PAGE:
High Court unlikely to strike down voting laws

22 March 2016

The new Senate voting laws allow people to vote in a manner that reflects their genuine choices, writes Professor Anne Twomey.

The chamber of the Australian Senate at Parliament House, Canberra. Image: Wikimedia

Until now the potential bear-traps for a double dissolution election have lain in the Senate, where interim supply would need to be passed, and Government House, where the Governor-General needs to be satisfied that all the constitutional conditions have been met.

Now senators Bob Day and David Leyonhjelm have set up a new bear-trap in a third Canberra location — the High Court. They are seeking an injunction to stop the Senate voting reforms from coming into effect, arguing that they are unconstitutional. Are they likely to succeed?

First, it is unlikely that the High Court would act so as to disrupt the democratic process. Rather than grant an injunction, the High Court would be more likely to hold an urgent hearing to dispose of the matter in advance of any election.

Senator Day said that the “basis for the challenge is that voters will be disenfranchised by the laws because their votes will no longer result in electing political candidates”. He also said that these laws are unconstitutional because “they do not provide for the direct choosing of senators by the people, but rather they provide for the direct choosing of parties”.

The argument about disenfranchisement is plainly wrong. No one is disenfranchised by the Senate voting reforms because no one’s right to vote is being limited or taken away. Not only does everyone who already had the right to vote retain it, but the ability of voters to express and control their voting choices is enhanced.


No longer can above-the-line preferences be dictated by party powerbrokers and no longer can voters be deceived by backroom preference deals.

No longer can above-the-line preferences be dictated by party powerbrokers and no longer can voters be deceived by backroom preference deals that cause a vote for one party to be used to elect a person from another party with completely opposed policies.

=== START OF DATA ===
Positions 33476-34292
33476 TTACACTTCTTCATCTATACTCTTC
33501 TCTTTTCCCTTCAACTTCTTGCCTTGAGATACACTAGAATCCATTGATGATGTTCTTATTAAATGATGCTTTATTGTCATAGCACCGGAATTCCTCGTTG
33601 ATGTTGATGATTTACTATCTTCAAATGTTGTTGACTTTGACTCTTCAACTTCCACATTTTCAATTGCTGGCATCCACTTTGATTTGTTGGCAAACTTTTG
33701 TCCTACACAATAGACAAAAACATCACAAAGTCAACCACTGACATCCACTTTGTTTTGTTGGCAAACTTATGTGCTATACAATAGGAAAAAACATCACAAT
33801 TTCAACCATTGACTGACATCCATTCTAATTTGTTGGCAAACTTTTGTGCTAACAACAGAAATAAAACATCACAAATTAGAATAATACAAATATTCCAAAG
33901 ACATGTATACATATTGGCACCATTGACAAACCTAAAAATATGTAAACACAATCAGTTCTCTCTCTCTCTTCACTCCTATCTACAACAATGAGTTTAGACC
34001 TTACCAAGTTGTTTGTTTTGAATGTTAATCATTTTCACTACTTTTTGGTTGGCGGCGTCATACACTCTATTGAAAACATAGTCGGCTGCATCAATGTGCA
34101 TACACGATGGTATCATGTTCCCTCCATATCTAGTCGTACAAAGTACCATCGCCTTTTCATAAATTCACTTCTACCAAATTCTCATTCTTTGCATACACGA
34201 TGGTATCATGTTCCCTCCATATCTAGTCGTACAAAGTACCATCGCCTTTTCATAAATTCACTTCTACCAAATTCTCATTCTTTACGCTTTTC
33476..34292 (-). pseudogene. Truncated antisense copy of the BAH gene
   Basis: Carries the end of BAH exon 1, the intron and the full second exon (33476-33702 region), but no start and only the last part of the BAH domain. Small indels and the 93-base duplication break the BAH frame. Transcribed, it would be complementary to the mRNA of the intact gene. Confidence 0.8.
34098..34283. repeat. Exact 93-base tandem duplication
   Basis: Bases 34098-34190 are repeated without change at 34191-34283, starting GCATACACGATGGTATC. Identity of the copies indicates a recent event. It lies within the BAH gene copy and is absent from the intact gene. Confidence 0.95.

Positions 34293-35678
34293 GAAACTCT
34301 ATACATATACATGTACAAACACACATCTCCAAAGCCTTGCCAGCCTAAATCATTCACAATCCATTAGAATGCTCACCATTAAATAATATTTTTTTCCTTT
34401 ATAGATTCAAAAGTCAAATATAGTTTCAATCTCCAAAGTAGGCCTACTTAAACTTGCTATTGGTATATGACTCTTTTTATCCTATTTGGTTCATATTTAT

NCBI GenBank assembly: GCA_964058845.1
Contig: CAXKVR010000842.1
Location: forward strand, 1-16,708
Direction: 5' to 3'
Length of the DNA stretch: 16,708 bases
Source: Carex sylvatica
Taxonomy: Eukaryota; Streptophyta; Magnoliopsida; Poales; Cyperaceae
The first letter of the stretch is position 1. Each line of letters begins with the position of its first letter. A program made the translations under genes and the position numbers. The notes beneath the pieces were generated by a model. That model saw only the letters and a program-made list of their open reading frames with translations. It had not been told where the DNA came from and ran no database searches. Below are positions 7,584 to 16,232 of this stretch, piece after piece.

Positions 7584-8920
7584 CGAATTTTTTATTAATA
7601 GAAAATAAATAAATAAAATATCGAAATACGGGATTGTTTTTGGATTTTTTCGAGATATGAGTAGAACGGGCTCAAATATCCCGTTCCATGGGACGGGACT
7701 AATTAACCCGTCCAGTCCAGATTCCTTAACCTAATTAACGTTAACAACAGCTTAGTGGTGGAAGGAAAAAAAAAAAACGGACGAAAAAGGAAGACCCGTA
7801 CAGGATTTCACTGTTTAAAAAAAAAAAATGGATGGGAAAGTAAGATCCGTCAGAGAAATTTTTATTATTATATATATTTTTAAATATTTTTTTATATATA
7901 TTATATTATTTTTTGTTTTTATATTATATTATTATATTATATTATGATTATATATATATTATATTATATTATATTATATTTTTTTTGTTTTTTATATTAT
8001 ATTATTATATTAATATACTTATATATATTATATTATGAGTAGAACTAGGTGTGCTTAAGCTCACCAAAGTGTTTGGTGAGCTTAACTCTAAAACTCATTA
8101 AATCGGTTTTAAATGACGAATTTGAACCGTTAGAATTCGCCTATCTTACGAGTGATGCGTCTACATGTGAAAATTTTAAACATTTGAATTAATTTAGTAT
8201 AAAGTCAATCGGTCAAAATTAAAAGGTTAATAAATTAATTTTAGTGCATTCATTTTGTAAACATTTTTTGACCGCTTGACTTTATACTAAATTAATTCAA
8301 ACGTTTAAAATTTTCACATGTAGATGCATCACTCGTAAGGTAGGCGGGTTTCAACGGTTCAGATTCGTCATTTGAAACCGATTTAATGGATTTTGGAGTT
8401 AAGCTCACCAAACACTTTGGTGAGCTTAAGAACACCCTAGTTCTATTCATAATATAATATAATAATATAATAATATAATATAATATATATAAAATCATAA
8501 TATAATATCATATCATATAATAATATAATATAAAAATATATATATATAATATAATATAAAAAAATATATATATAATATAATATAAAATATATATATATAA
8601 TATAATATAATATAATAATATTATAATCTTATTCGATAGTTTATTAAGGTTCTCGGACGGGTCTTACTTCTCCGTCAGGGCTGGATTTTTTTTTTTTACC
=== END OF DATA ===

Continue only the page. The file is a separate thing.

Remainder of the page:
The High Court has previously been critical of the use of single issue party names “calculated to catch the eye of voters and to channel preferences to another party (whose policies may be entirely unrelated to the name of the ‘single issue’ party)”. It has also accepted the public interest in laws “to reduce confusion in the size and form of the ballot paper; to diminish the risk and actuality of deception of electors; [and] to discourage the creation of phony political parties”.

What Day is actually contending is that optional preferential voting means that some votes will exhaust rather than passing on preferences to a candidate who is then elected. He argues that this means the Senate would not then be “directly chosen by the people” as required by section 7 of the Constitution. Day has a point, to the extent that the High Court has previously stressed the importance of maximising public participation in voting and recognised the value of giving full voting preferences.

But Day’s argument probably goes too far. It suggests that anything less than compulsory full preferential voting would be constitutionally invalid. It would mean that first-past-thepost voting, as was used for both houses in the early years of federation, was constitutionally invalid, as was voluntary voting. Even under the previous Senate voting system, just under one-seventh of votes ended up with candidates who were unelected. In an election, not every vote elects a winner, nor should it.

The High Court has previously held that there is a broad spectrum within which the parliament can enact different types of electoral laws. It will not dictate what the law must be. It is when laws directly or indirectly disenfranchise people, such as preventing prisoners from voting or cutting off the rolls early, that the High Court has struck down voting laws.

The new Senate voting laws are different because rather than preventing people from voting, they allow people to vote in a manner that reflects their genuine choices, even if that choice means that a vote exhausts rather than electing a candidate to whom the voter objects.

The other complaint is that voters would not be “directly” choosing senators, but rather, parties. This argument seems far more applicable to the previous system, when parties controlled above-the-line preferences.

Under the new system, voters control their preferences in above-the-line voting and may more easily vote below-the-line for individual candidates of their choice. Party influence is therefore significantly diminished. In either case, however, it is clear that voters still vote for individuals, directly choosing the Senate.

While it is a matter of judgment, and one ultimately to be made by the High Court, the new Senate voting laws seem to be more conducive to representing the genuine choice of the people in electing their Senate, and are therefore likely to be upheld.

Anne Twomey is a professor of constitutional law at the University of Sydney. This piece was first published in The Australian.